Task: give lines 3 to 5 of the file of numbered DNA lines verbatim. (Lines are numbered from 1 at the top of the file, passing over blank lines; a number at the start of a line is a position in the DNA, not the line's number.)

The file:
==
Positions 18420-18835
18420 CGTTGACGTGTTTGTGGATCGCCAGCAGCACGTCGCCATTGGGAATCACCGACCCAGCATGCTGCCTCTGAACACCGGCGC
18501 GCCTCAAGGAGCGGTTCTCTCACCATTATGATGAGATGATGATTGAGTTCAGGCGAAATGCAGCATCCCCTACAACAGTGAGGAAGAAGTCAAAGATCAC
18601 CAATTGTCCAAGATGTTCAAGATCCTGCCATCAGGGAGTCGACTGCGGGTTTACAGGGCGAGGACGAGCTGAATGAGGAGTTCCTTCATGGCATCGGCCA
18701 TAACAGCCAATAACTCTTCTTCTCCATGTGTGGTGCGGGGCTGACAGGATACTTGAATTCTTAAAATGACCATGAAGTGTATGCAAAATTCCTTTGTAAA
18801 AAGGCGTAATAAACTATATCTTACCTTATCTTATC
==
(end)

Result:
18501 GCCTCAAGGAGCGGTTCTCTCACCATTATGATGAGATGATGATTGAGTTCAGGCGAAATGCAGCATCCCCTACAACAGTGAGGAAGAAGTCAAAGATCAC
18601 CAATTGTCCAAGATGTTCAAGATCCTGCCATCAGGGAGTCGACTGCGGGTTTACAGGGCGAGGACGAGCTGAATGAGGAGTTCCTTCATGGCATCGGCCA
18701 TAACAGCCAATAACTCTTCTTCTCCATGTGTGGTGCGGGGCTGACAGGATACTTGAATTCTTAAAATGACCATGAAGTGTATGCAAAATTCCTTTGTAAA